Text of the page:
A beaming Brexit Secretary David Davis, a veteran campaigner against European Union membership, told a sombre Michel Barnier, the EU's chief negotiator, that his team aimed to maintain a "positive and constructive tone" during "challenging" talks ahead in the hope of reaching a deal that was in the interests of both sides.
"The most important thing I think now is for us to look to the horizon, think about the future, and think about the new partnership, the deep and special partnership that we want to build with our friends".
Ushering Mr Davis into the European Commission's Berlaymont headquarters, Mr Barnier said that he wanted to able to report to a summit of EU leaders on Thursday that Britain had dropped its opposition to a "sequenced" timetable of talks.
This breaking news story is being updated as more information emerges - please refresh the page for the most recent version.
The Brexit secretary's comments come as formal negotiations between the United Kingdom and the European Union are set to commence, and shortly after European Union leaders such as French president Emmanuel Macron have attempted to encourage Remain campaign diehards by saying "the door is always open" to staying.
Officials on both sides play down expectations for what can be achieved in one day.
Britain already appears to have capitulated to the EU's insistence that talks first focus on three key divorce issues, before moving onto the future EU-UK relationship and a possible trade deal. With or without a deal, Britain will be out of the European Union on March 30, 2019.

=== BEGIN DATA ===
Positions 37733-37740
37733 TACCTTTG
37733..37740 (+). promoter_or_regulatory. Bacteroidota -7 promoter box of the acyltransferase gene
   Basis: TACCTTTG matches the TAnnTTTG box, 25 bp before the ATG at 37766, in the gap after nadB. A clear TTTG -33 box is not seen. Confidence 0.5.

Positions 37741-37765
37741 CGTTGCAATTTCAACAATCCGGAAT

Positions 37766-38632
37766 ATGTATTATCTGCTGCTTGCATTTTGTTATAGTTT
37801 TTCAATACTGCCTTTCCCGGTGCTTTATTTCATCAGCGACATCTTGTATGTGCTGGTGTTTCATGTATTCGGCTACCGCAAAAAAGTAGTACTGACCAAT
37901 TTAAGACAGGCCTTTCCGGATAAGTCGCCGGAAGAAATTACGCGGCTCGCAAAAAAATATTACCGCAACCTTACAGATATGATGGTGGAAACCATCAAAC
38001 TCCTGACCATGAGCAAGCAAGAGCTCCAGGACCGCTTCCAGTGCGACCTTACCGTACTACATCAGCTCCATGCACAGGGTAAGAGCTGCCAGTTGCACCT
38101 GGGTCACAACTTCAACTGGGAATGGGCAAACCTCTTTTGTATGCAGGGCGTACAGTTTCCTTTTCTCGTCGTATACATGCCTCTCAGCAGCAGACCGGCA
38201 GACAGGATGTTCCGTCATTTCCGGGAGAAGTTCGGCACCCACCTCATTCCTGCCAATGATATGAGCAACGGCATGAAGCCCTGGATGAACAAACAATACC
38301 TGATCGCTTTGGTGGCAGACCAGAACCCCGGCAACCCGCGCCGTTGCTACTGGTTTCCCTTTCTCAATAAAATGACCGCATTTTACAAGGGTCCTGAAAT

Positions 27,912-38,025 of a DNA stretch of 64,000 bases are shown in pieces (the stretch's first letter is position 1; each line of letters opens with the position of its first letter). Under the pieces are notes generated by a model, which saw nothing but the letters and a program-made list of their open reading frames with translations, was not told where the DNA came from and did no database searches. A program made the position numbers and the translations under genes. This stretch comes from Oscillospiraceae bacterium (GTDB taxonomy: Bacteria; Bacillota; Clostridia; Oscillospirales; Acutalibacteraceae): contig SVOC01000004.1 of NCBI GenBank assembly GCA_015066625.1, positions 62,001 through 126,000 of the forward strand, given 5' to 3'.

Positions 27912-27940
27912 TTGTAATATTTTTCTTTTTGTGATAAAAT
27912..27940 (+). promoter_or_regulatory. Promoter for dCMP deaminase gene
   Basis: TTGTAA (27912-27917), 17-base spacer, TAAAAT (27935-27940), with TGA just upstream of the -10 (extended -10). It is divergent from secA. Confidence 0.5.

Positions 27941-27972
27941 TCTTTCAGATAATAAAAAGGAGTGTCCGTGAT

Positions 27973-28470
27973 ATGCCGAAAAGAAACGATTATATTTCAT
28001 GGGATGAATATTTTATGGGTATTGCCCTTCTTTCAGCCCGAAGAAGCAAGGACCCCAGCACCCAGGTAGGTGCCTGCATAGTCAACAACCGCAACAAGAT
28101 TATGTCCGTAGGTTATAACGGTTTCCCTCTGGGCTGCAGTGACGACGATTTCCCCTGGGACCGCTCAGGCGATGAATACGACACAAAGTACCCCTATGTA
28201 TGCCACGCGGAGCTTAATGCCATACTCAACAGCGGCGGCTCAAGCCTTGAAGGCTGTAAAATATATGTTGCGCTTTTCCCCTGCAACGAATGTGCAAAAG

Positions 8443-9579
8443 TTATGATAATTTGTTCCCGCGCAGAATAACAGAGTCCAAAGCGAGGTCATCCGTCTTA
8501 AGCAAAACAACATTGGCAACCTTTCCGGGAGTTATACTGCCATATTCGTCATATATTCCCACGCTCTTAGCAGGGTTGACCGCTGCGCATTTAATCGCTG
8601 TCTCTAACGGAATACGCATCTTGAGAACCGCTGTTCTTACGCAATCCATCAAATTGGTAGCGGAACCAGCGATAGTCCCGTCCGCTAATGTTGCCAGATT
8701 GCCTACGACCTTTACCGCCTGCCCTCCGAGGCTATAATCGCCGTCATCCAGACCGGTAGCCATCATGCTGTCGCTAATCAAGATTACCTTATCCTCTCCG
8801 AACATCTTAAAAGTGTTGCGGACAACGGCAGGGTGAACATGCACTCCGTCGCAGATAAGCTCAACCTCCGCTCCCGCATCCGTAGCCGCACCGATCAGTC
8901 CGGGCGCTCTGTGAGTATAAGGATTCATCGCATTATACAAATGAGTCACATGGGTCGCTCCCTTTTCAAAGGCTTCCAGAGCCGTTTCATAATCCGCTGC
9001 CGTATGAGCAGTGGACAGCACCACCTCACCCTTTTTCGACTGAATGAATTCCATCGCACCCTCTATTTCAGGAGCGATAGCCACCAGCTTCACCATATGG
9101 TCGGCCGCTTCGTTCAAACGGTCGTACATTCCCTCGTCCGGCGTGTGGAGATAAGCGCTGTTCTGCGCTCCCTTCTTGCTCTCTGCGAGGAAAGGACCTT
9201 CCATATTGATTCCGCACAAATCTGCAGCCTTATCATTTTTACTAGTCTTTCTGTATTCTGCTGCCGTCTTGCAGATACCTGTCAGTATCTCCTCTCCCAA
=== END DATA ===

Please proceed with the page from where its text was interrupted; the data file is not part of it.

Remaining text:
A spokesman for the Department for Exiting the European Union said: "We believe that the withdrawal process can not be concluded without the future relationship also being taken into account".
One EU negotiatior said that a weak Tory government "increases the risk" of no deal being done and that "we do not want to be the ones making the situation more difficult".
Mr Davis's agreement to Monday's agenda led some European Union officials to believe that Ms May's government may at last coming around to Brussels' view of how negotiations should be run.
May had promised to take Britain completely out of the bloc's common trading area and slash the number of people coming from the EU. Officials on both sides have until March 2019 to work out a deal, after which Britain will official exit the EU.
With a further million British expatriates in the EU, May too wants a deal on citizens' rights, though the two sides are some way apart.
The so-called Brexit bill is likely to be the biggest hurdle in the early negotiations. The EU insists that should wait until an outline agreement on divorce terms, ideally by the end of this year.
While French President Emmanuel Macron and German Finance Minister Wolfgang Schaeuble last week said the United Kingdom would be welcomed back if it made a decision to reverse Brexit, polls suggest little momentum behind a rethink.
The euro got an overnight boost after French President Emmanuel Macron secured a comfortable majority in parliament in Sunday's election.